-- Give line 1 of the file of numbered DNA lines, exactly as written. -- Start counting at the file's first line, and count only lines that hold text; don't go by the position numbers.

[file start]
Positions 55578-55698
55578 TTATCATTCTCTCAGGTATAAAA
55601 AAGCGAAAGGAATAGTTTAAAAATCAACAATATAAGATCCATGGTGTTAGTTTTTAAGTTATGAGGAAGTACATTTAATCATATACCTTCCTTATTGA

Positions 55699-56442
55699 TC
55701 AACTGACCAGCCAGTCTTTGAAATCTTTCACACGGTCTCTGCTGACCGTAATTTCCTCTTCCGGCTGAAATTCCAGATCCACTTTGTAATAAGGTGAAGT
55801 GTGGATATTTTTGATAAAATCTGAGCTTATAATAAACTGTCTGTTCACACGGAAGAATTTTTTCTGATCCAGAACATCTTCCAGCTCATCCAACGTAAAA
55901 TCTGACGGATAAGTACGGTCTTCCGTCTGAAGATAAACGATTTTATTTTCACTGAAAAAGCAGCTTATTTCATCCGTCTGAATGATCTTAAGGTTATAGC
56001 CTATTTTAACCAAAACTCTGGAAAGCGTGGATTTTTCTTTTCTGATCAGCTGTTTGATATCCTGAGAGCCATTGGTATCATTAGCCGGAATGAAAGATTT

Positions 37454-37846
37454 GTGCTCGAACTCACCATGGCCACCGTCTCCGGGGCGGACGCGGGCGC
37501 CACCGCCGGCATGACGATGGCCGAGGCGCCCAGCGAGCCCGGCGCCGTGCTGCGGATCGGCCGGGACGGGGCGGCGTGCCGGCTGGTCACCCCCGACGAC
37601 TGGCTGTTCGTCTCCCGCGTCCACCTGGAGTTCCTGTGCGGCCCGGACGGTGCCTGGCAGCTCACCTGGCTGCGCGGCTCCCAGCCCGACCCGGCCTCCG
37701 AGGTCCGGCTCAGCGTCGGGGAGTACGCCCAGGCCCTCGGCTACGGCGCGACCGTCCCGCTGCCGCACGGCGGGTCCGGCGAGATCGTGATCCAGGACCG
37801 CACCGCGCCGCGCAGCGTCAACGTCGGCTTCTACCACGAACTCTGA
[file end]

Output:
Positions 55578-55698